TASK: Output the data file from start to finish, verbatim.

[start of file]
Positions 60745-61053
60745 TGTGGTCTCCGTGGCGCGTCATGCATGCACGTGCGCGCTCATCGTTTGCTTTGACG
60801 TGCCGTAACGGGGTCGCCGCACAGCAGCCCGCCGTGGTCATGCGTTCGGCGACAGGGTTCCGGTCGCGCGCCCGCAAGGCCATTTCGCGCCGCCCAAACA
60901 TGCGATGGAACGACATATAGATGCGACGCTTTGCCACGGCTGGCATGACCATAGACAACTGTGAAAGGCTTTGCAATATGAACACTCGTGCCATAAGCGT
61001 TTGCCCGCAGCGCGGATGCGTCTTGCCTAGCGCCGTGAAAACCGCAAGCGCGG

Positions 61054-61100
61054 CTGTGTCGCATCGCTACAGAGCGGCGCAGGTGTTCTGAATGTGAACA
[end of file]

Positions 60745-61053
60745 TGTGGTCTCCGTGGCGCGTCATGCATGCACGTGCGCGCTCATCGTTTGCTTTGACG
60801 TGCCGTAACGGGGTCGCCGCACAGCAGCCCGCCGTGGTCATGCGTTCGGCGACAGGGTTCCGGTCGCGCGCCCGCAAGGCCATTTCGCGCCGCCCAAACA
60901 TGCGATGGAACGACATATAGATGCGACGCTTTGCCACGGCTGGCATGACCATAGACAACTGTGAAAGGCTTTGCAATATGAACACTCGTGCCATAAGCGT
61001 TTGCCCGCAGCGCGGATGCGTCTTGCCTAGCGCCGTGAAAACCGCAAGCGCGG

Positions 61054-61100
61054 CTGTGTCGCATCGCTACAGAGCGGCGCAGGTGTTCTGAATGTGAACA